By Jim Garamone
DoD News, Defense Media Activity
WASHINGTON, Nov. 19, 2014 – The Army is going to shrink, the service’s chief of staff said here today, but leaders must be careful that cuts aren’t draconian.
Speaking to NPR’s Tom Bowman at the Defense One Summit, Gen. Ray Odierno said events around the world have added their own pressure as leaders debate what ultimately will be the size of the force.
Next year, the Army’s active force will drop to 490,000 soldiers. Given budget realities, leaders have said the service likely will drop to 440,000 to 450,000 in the future, with some estimates putting the number at 420,000 if sequestration spending cuts resume in fiscal 2016.
Odierno has warned repeatedly that dropping the size of the force too low increases military risk.
“When we developed the new defense strategy in 2012, we all agreed that 490,000 was the right strength to execute the strategy,” the general said. “Then what happened on top of that was sequestration, which has caused the Defense Department to make more difficult decisions.”
Force Cuts Mean Increased Risk Level
Reviews after sequestration spending cuts kicked in said the Army still could execute its assigned missions, he added, but would increase the level of risk.
But the world has a say. When leaders made those assessments, Russia hadn’t annexed Crimea and threatened the rest of Ukraine. The Islamic State of Iraq and the Levant hadn’t invaded northern and western Iraq. Ebola hadn’t metastasized in West Africa.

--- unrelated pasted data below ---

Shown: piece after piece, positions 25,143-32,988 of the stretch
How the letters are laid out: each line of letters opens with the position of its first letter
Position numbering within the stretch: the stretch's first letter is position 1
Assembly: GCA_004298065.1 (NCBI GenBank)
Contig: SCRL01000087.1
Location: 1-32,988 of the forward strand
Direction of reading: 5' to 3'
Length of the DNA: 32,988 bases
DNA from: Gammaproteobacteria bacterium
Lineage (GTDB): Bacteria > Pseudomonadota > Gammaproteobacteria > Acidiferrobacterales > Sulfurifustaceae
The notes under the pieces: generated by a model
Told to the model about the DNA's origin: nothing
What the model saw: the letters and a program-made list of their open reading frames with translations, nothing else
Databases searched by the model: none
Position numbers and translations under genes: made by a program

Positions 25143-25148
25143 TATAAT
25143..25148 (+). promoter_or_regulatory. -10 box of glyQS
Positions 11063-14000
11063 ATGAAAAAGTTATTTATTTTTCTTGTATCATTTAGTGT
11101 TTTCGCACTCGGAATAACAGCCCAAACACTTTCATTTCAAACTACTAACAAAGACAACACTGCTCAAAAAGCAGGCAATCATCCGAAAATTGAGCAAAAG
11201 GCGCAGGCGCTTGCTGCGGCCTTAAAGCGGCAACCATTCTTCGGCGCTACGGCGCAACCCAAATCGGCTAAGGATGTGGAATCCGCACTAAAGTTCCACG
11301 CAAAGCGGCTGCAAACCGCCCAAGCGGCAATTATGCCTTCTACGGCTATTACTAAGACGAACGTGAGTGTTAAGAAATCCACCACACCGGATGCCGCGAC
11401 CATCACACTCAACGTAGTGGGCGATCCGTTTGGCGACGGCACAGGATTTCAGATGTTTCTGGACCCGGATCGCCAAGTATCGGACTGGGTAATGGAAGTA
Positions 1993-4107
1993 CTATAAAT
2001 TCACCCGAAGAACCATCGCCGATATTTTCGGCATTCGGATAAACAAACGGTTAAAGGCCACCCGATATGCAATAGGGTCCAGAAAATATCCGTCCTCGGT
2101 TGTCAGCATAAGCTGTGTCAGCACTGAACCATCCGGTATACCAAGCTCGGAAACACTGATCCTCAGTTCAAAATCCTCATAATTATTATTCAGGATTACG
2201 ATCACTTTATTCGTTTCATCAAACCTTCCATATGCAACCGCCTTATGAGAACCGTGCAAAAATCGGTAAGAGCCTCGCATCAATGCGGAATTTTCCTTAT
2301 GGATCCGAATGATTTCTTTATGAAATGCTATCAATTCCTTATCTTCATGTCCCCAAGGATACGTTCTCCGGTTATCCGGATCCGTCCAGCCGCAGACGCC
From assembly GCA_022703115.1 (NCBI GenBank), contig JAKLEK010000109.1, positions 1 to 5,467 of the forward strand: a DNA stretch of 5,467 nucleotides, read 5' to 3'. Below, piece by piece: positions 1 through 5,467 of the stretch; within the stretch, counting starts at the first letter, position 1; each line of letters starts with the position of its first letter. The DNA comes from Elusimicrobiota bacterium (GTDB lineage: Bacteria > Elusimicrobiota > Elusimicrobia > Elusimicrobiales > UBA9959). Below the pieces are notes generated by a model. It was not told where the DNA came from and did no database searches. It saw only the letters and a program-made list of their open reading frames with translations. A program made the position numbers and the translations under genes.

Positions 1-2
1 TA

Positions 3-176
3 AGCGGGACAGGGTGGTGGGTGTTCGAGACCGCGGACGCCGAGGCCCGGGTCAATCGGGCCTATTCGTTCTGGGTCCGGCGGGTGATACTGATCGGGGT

Today, the United States has an Army brigade from Fort Hood, Texas, in Europe to demonstrate U.S. resolve to defend the region.
“We had also made the assumption that we wouldn’t go back into Iraq,” Odierno said. “We have 1,500 soldiers [in Iraq] now, and another 1,600 that will go in in the next 30 to 45 days, and we believe that is something that will go on for some time -- years, not months.”
And the United States deployed the 101st Airborne Division to West Africa to fight Ebola.
‘We Should be Very Careful’
“The world has changed since we made those [force reduction] decisions,” Odierno said. “Since that time, I have come out and said I have some concerns because of the changing environment. I think we should be very careful and mindful of the decisions we’re making.”
When the strategy was formulated, the general said, the thought was the use of the Army would go down. That has not been the case, the general told the audience. “I still have 55,000 soldiers deployed around the world,” he said. “I still have another 80,000 stationed in 150 countries around the world.”
The Army has soldiers participating in named operations on five continents, the Army chief of staff noted. “That hasn’t happened before in my career,” he said.
Odierno said the “velocity of instability” is increasing significantly, and he doesn’t see a downturn in the use of the Army. Sequestration will cripple the service’s response, he added, forcing leaders to cut the service to 420,000 soldiers.
The general said he will go to Congress to explain the situation again and ask for relief.